How To Grow Sweet Potatoes

How To Grow Sweet Potatoes

In this article, we share a comprehensive guide to growing Sweet Potato at home.

Quick Guide Information

Common Name: Sweet Potatoes

Scientific Name: Ipomoea batatas

Family: Convovulaceae

Life Span: Perennial to Short Lived Annual

Time Till Harvest: 150 to 250 days

Light Requirement: Full sun to partial shade

Optimum pH: 5.5 - 6.5

Sweet potatoes are one of the most cherished starchy tubers to include into your garden design. They’re easy to grow and require little maintenance, plus they’re low-growing vining habits make them easy to fit into any garden.

Sweet potatoes are actually relatives of the ornamental morning glories, which is evident from their foliage and flowers which bear a resemblance. They thrive in warm weather and make great annuals during the hotter months in temperate climates. In more tropical regions sweet potatoes can be grown year-round without a fuss.

Propagation

You can start sweet potatoes from an existing tuber. Ideally, you buy these tubers from a farmers’ market or get them from a local grower. While a conventional store-bought sweet potato will probably work fine, they may not be as adapted to your climate and you never know what sort of conditions they were grown in before. Alternatively, if you have an existing sweet potato plant it is easiest to propagate them through vegetative cutting.

Propagating From a Tuber

While it is possible to have success from just planting a sweet potato directly in the ground, these will often rot and have other growth-related issues. The best thing to do with your tuber is to have them start producing some stems and foliage, known as slips, then use this to plant your bed.

To begin, find a sweet potato that is firm and free of any damage, disease, or rot. This will be used as your propagation material. Left in a cupboard these may naturally begin to produce slips, but there are other ways to encourage this behavior.

+ In Water - Take your sweet potato and partially submerged in water, about 30-40%below. You can do this by filling a jar or cup with water then placing toothpicks into the sweet potato so it can be supported by the edge of your container. Keep in a place with partial sun and regularly refill any water lost by evaporation. This will take 3-6 weeks before slips are matured.
+ In Soil - This method is a bit quicker. Just bury your sweet potato halfway in moist well-draining soil. It should be laying length wise and not “standing”. You can mulch this with straw or other dry material to keep the soil from drying up. Keep moist and in about 3-6 weeks your slips will be ready.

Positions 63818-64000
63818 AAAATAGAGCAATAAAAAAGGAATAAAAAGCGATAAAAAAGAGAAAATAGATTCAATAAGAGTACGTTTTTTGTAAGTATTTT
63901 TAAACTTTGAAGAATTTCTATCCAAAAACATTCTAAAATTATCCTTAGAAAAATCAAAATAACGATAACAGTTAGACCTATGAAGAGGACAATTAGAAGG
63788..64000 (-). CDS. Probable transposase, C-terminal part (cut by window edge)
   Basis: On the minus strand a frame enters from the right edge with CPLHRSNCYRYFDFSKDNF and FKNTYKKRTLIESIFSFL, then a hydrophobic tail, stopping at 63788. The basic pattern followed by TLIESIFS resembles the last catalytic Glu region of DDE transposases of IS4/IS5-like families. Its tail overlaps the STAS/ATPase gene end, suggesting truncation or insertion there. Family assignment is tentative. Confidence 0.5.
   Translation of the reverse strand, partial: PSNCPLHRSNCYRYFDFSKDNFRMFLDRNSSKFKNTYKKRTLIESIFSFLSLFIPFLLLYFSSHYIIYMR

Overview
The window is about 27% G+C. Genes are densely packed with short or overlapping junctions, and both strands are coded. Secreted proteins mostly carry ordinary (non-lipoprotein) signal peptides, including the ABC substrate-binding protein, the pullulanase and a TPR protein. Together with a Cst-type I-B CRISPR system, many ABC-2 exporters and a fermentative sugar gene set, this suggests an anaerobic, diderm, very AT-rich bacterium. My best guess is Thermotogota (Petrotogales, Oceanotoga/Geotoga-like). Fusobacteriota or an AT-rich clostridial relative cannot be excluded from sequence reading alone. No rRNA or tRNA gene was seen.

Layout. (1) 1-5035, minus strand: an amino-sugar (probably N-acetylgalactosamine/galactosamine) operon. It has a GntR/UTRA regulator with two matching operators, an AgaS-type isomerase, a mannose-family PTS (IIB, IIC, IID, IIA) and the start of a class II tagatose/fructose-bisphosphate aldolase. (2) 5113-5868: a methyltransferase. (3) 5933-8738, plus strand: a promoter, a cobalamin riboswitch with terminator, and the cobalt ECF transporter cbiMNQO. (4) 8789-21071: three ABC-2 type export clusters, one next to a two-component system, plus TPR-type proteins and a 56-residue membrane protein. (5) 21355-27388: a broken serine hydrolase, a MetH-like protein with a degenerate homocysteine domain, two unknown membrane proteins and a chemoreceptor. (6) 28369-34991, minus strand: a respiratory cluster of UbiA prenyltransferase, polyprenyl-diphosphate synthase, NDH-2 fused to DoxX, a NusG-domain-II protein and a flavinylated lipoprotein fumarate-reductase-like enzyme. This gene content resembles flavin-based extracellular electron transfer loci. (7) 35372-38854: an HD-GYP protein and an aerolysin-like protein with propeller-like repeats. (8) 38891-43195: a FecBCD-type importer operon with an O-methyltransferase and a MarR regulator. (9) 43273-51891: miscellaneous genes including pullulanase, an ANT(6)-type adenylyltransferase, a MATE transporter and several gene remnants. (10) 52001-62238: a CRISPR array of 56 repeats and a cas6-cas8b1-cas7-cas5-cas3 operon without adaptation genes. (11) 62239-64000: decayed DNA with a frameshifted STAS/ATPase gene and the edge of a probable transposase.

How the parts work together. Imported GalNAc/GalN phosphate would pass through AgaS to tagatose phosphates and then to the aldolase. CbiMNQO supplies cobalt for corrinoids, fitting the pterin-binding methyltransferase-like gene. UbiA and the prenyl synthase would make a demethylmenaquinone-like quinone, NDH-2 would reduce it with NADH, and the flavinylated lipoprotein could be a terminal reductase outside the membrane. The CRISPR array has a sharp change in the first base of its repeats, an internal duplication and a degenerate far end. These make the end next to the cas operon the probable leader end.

Once you have slips, these can be plucked off from the tuber and planted directly. Alternatively, you can place them in water while you wait to plant and they will begin producing roots.

Planting and Maintenance

+ You will want to plant these slips once the weather is warm and there is no threat of frost.
Plant the slips in fertile, loose, and well-draining soil. Sweet potatoes like a lot of nutrients so amend heavily with compost if needed. In excessively wet and waterlogged soils, tubers can easily rot.
Full sun to partial shade will work great for sweet potatoes.
+ They are low growing vines that work well as a ground cover along with plants that do not make excessive shade.

You will want to plant these slips as deep as possible only allowing 3-4 cm of the tip above the soil surface. Space these at around 35-50 cm. Keep soil moist and allow them to grow lanky and taller. Once there is sufficient vegetation you can pile more compost and straw below the vines to encourage the formation of more tubers, similar to the way potatoes are grown.

After about 150 days you can begin checking the growth of the tuber by digging down into the soil. In cooler climates this will likely be more around the 250 day mark. You can begin by harvesting the largest tubers and leaving the smaller ones. Any vegetation can be used as new starting material. Before storage you can leave tubers to dry outside of direct sunlight.

Common Problems

Slow Growth - Climate is either too cold or soil is not fertile enough. Plants grown in infertile soil will have light colored leaves and may have yellowing.

Tuber Rot - This can happen if your tubers are left for too long in the soil or if you plant in excessively wet soil. Once it begins this can be hard to reverse.

Animals - Wildlife loves to eat sweet potato tubers. Keep them well guarded if necessary! Aphids and Insect Pests - These don’t usually occur if proper conditions are met, but they are possible. Consider planting in a different zone and disinfect planting material.


Older post Newer post

Leave a comment

Please note, comments must be approved before they are published